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Marquette Wire

The student news site of Marquette University

Marquette Wire

The student news site of Marquette University

Marquette Wire

Niemann’s cerebral nature helps her set record

Photo by Austin Anderson

It seemed as if it was just any other point for Meghan Niemann. She slid over to the right side in step with setter Sara Blasier and proceeded to leap into the air. Almost simultaneously the ball met her hands and bounced back over the net — another block assist for the redshirt senior.

Niemann celebrated the point as she always does: with a big smile, high fives and some words of encouragement for her teammates. The only difference was this block assist was Niemann’s 356th, making her Marquette’s all-time block assist leader.

Niemann’s nonchalant celebration to her record-breaking block can be traced back to earlier in the week. She tied the record for block assists on Sunday against Providence. On Monday she was asked if the week leading up to Friday’s match against Georgetown would be any different knowing that history could be made. She couldn’t help but laugh.

“It is a good thing for our team,” Niemann said. “When Ryan (Theis) came here, a huge focus of his was improving our blocking. That is a huge focus of our whole team. We spend a ton of time working on it, so me breaking the record kind of shows that our team has been working really hard on it.”

Still, she has to have some natural ability that lends itself to blocking, right?

“Ryan is really good at training it, so we do a lot of work with eye sequencing, reading a setter to see where they are going to set, so we can kind of pick that up and know before it happens, so that we can be on time, ready to close the block,” she said. “Pin blockers do a great job with that because they set up where the block is and then I close to them.”

Okay, so maybe she doesn’t want to take credit for being able to break a Marquette record, but clearly something is working.

“What she does on the court not only physically, but also vocally in terms of leadership and knowing what is going on, on the other side of the net,” Theis said. “Her ability to process opponent information is very good. I think that is one of the things that makes her incredibly valuable to not only our team, but it’s one of the things that we’ll miss the most when she is gone.”

Last year Niemann graduated from Marquette with a degree from the College of Education with a focus in math. She wants to teach in Milwaukee next year, but before she gets to grading papers and leading a classroom, she is sifting through scouting reports and using her competitive spirit.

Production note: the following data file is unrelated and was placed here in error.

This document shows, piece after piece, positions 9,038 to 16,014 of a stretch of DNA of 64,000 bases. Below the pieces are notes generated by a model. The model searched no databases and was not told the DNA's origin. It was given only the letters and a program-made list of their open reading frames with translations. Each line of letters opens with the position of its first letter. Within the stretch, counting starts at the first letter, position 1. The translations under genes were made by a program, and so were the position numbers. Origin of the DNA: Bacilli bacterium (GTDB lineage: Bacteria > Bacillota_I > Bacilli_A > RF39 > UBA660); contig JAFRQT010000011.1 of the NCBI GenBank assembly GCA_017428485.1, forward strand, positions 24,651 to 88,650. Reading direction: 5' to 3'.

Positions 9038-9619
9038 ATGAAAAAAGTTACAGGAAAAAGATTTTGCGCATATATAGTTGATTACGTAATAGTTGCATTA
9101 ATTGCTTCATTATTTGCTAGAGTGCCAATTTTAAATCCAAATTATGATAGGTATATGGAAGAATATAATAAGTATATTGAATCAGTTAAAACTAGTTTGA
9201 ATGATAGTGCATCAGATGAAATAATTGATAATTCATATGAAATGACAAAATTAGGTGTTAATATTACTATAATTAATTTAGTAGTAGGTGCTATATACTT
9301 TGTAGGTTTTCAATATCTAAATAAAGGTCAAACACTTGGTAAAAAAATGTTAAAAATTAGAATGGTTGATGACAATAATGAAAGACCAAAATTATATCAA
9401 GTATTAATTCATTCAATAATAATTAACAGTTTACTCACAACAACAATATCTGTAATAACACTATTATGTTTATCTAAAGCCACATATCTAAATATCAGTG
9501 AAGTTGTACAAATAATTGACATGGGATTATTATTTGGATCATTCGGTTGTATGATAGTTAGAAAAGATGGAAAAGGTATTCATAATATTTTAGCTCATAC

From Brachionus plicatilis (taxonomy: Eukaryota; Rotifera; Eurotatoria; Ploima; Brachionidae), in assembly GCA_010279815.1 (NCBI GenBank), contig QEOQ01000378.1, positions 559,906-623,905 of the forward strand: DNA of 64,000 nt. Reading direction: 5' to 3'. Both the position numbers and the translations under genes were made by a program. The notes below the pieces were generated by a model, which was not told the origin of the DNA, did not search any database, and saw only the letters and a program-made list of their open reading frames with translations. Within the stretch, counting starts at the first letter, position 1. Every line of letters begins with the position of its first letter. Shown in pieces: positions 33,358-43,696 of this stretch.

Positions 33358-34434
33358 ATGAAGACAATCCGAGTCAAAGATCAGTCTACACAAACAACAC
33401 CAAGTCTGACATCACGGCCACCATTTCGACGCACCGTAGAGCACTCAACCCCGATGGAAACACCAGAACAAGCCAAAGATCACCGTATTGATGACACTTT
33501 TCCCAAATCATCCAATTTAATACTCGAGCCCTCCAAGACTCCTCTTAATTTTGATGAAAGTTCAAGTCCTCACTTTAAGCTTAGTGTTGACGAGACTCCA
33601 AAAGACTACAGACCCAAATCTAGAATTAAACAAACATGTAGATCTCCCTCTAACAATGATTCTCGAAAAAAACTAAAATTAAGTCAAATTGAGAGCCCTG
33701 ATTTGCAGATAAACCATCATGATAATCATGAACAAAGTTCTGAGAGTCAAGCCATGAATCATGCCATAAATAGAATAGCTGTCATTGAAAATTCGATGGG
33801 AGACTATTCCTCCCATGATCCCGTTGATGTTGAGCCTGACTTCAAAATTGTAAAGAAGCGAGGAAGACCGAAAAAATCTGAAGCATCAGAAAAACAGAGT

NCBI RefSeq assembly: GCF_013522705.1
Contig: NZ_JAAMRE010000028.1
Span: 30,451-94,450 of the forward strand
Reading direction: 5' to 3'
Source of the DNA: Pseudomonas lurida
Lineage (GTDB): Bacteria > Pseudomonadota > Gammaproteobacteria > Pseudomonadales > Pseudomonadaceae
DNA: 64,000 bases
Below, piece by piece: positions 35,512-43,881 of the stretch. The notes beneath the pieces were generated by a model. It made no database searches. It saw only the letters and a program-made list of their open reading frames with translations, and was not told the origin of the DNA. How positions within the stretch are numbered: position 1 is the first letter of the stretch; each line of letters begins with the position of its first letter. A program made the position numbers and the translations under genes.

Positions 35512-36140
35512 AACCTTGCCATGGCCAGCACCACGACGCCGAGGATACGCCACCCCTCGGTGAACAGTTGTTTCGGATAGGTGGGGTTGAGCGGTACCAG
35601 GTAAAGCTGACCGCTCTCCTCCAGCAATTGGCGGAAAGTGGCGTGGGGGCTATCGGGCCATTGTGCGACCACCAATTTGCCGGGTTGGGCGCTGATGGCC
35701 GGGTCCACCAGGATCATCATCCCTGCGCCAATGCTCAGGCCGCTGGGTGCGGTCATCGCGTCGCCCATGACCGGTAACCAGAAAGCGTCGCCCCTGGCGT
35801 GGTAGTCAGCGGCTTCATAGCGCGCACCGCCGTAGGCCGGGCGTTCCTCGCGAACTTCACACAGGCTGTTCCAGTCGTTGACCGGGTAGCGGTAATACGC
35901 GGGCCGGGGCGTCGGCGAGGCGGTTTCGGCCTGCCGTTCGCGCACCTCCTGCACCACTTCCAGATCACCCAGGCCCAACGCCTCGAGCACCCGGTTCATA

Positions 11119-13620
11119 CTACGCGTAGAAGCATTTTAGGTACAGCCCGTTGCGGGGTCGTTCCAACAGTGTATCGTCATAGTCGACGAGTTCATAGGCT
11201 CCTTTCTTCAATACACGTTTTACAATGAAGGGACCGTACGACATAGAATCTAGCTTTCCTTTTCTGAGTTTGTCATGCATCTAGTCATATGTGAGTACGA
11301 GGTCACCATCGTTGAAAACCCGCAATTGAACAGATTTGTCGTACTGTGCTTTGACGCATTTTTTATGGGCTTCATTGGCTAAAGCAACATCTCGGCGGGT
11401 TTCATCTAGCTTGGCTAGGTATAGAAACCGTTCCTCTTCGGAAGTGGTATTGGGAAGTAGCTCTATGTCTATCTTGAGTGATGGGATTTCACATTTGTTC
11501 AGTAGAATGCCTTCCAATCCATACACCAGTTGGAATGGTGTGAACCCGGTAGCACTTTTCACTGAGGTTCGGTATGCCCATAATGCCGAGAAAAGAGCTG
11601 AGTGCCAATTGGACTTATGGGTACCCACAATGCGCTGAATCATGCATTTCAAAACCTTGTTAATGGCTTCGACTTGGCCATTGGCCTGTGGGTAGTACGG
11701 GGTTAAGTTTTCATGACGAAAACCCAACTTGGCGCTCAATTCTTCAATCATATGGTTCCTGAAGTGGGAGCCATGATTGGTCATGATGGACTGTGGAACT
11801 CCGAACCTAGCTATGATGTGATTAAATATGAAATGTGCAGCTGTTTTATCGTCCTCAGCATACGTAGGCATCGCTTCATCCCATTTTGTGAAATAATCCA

“I really like the theories behind the game, the scouting report, the knowing what someone across the net likes to do and taking that away from them. That is one of my favorite parts about volleyball is that you can game plan that,” Niemann said. “You can guess what someone is going to do before they do it. And then once you take away what they want to do, you are making them uncomfortable, and when you make them uncomfortable you have to do something different and then they are not as good.”

Her unique approach almost mimics that of a coach.

“For (the coaches) it is much more a numbers game, much more so than (the players). For them it is more about what is more likely to happen, for us it is how, why, how do we make it change that kind of thing,” Theis said. “(Niemann) has been a voice of the coaching staff both on and off the court for all three years that I have been here. She is getting the message across that we are trying to get across.”

Niemann’s work ethic also makes her a leader for her teammates.

“For example, if we run a sprint and they have 12 seconds to do it, she is going to go as hard as she can and finish in 10. She does it every time because she is running as hard as she can,” Theis said. “When we play six on six and we are starting a drill she is gutting through it. You hear her panting because middles work hard. I have tried to take her out to give her two minutes off and she doesn’t want to leave the court. She is like, ‘I’m fine.’ It is pretty clear that she is willing to work hard and thinks it is necessary to be successful.”

“Something I like to agree with a lot is lead by example, because you can only say so much,” teammate Jenna Rosenthal said. “So many pretty speeches, inflections and you ra ra, but when you see someone in the day working their butts off they can clearly love Marquette volleyball as much as all of us do and they make sacrifices for it and we know that this is their number one priority right now. When you see other people doing that, you realize, ‘Hey this is what it  is going to take in order to be a great volleyball team and be a great volleyball player.'”

Monday, Niemann was walking around the Al McGuire center barefoot. Perhaps it showed how relaxed she was about the upcoming week, or perhaps it showed how comfortable she has become at Marquette. In her five years on campus she has seen a lot: she has had eight different coaches and was part of school’s first volleyball BIG EAST championship. Now she has her very own school record, too.

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